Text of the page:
How can I view network traffic?

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03-20-2020 12:47 PM
MattStayner
New Contributor III

Is it possible to view network traffic in AppStudio? I am running into an issue. I have a POST running in Postman. When I try to do the same thing in my .qml file, I get:

errorText:Error transferring https://myserver/someendpoint - server replied: Internal Server Error
errorCode:401‍‍

The errorText and errorCode don't seem to match. 401 should be unauthorized not Internal Server Error.

If this happened while I was developing a web app, I would just look at the network tab in the Chrome dev console to see exactly what was sent, and what the response was. Is there an equivalent with AppStudio? If not, is there a way to see more information about what the request? For example, I would like to see the payload and headers.

Thanks!

Matt

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ErwinSoekianto
Esri Regular Contributor

Matt, 

We should be able to use any web debugging proxy application installed on your machine while running the app in the AppRun. 

For example on my mac, I can run the app in the AppRun, and have Charles running, and then we can see all the network traffics that go out with all the details. I think it is the same as Fiddler for a Windows machine. 

Thank you,

Erwin

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ErwinSoekianto
Esri Regular Contributor

Matt, 

We should be able to use any web debugging proxy application installed on your machine while running the app in the AppRun. 

For example on my mac, I can run the app in the AppRun, and have Charles running, and then we can see all the network traffics that go out with all the details. I think it is the same as Fiddler for a Windows machine. 

Thank you,

Erwin

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MattStayner
New Contributor III

Hi Erwin,

Perfect! Fiddler worked great for me. It turned out the Content-Type in the header was incorrect. 

I have 2 quick follow-up questions:

1. What is the preferred method for setting the Content-Type header? Below is what I initially tried, but it didn't change the header.

    NetworkRequest {
id: req
url: "https://somedomain/someEndpoint"
method: "POST"
responseType: "json"

onReadyStateChanged: {
console.log("readyState: ", readyState);
if (readyState !== 4) return;
if (status !== 200) return;
console.log("Response Received!");
}

onError: {
console.log("********************** Request Failed >")
console.log("errorText:" + errorText)
console.log("errorCode:" + errorCode)
}

function sendRequest(portalToken) {
var payload = {
"access_token": portalToken,
"portal_url": "https://www.arcgis.com"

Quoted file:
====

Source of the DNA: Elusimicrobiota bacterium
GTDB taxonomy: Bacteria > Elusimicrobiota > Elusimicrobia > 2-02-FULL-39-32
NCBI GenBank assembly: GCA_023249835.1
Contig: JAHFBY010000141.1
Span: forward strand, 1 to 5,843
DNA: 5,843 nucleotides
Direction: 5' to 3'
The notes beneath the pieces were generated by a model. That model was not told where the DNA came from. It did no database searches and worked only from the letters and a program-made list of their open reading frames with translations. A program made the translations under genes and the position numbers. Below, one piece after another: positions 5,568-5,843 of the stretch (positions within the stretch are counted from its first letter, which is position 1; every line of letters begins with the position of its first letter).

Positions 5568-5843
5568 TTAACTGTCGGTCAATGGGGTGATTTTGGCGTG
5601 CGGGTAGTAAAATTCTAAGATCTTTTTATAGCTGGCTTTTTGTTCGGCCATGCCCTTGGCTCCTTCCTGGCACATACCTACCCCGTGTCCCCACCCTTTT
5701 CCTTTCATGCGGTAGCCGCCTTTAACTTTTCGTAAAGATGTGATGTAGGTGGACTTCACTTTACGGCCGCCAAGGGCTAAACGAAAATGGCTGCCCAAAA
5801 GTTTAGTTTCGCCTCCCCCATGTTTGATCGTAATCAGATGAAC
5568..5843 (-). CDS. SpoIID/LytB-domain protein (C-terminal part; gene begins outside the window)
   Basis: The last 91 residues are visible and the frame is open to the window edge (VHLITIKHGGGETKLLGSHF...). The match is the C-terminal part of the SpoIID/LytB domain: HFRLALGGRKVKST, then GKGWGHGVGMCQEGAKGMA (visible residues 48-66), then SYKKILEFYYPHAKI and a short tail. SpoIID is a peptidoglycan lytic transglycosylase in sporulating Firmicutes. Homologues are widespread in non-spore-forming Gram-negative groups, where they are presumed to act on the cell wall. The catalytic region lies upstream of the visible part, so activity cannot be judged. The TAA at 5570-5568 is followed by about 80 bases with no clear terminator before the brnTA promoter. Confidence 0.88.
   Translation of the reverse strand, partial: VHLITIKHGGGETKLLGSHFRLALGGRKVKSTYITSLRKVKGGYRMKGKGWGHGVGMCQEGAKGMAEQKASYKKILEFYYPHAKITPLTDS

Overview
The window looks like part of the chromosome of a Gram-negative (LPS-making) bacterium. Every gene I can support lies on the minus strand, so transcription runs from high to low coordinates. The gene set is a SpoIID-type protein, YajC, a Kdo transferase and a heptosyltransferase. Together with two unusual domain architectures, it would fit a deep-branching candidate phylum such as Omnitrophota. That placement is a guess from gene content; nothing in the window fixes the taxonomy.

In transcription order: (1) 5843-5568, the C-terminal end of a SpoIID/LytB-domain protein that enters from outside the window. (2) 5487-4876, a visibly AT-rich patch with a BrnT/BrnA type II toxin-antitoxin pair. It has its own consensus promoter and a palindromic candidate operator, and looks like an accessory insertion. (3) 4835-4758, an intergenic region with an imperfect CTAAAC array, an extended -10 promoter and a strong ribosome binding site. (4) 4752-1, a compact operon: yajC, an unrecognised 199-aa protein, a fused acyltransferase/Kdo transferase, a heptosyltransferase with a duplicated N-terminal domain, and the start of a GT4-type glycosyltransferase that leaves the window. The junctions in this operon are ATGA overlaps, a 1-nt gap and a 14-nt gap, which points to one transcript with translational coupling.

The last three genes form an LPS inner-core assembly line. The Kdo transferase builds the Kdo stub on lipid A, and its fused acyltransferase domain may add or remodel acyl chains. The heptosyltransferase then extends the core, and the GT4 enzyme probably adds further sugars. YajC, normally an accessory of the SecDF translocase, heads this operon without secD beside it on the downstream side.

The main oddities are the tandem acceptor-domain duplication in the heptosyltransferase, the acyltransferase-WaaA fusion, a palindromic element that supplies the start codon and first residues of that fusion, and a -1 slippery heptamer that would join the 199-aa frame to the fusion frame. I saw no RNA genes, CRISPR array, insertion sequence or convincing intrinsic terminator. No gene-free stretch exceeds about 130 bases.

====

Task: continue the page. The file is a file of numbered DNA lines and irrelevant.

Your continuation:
};
headers.value('Content-Type', 'application/json');
send(JSON.stringify(payload, undefined, 2));
}
}

I ended up setting the header outside of the NetworkRequest, like this:

req.headers["Content-Type"] = "application/json";
req.sendRequest(securedPortal.credential.token);

That strikes me as odd. Is there a way to set the headers inside of the NetworkRequest?

2. I was watching this great free Udemy course on Qt and QML, and he used HttpRequest directly. That approach seems more intuitive to me. I tried using it in Qt Creator, and it wasn't recognized. Is it possible to use HttpRequest with AppStudio?

Thanks,

Matt

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ErwinSoekianto
Esri Regular Contributor

Matt,

Oh, the Content-Type. I am glad it worked out for you. See this doc, Work with networking services—AppStudio for ArcGIS | Documentation 

1. You should be able to do it inside the NetworkRequest. 

       

NetworkRequest {
   ...
  
         Component.onCompleted: {
            req.headers["Content-Type"] = "application/json";
        }

   ...
}

2. I don't have access to the Udemy, but I think that's a javascript function, correct? You can use XMLHttpRequest by Javascript in AppStudio, XMLHttpRequest - Web APIs | MDN , which is pretty much the same.

Thank you,

Erwin

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MattStayner
New Contributor III

Erwin,

1. That worked great for me. I also a way to set it in my sendRequest function (see below).

    NetworkRequest {
id: req
url: "https://somedomain/someEndpoint"
method: "POST"
responseType: "json"

onReadyStateChanged: {
console.log("readyState: ", readyState);
if (readyState !== 4) return;
if (status !== 200) return;
console.log("Response Received!");
}

onError: {
console.log("********************** Request Failed >")
console.log("errorText:" + errorText)
console.log("errorCode:" + errorCode)
}

function sendRequest(portalToken) {
var payload = {
"access_token": portalToken,
"portal_url": "https://www.arcgis.com"
};
headers.json = {
"Content-Type": "application/json"
};
send(JSON.stringify(payload, undefined, 2));
}
}

2. It turns out in the Udemy course they were using a custom library. I'm sure the just built something on top of XMLHttpRequest. For anyone else who is interested in using a promise-based approach, I ended up using this post as a guide to create my own custom network request function. It turned out great.

Thanks again!

Matt